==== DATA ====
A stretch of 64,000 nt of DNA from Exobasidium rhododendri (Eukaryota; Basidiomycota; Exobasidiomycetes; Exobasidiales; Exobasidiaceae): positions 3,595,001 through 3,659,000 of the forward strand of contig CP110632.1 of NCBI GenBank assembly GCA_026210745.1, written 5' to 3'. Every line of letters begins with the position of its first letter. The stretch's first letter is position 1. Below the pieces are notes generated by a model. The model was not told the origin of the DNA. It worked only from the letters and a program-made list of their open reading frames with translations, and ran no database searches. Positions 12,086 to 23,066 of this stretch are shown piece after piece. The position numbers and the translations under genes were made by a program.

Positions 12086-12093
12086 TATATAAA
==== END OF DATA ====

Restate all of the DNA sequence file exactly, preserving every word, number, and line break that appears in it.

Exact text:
A stretch of 64,000 nt of DNA from Exobasidium rhododendri (Eukaryota; Basidiomycota; Exobasidiomycetes; Exobasidiales; Exobasidiaceae): positions 3,595,001 through 3,659,000 of the forward strand of contig CP110632.1 of NCBI GenBank assembly GCA_026210745.1, written 5' to 3'. Every line of letters begins with the position of its first letter. The stretch's first letter is position 1. Below the pieces are notes generated by a model. The model was not told the origin of the DNA. It worked only from the letters and a program-made list of their open reading frames with translations, and ran no database searches. Positions 12,086 to 23,066 of this stretch are shown piece after piece. The position numbers and the translations under genes were made by a program.

Positions 12086-12093
12086 TATATAAA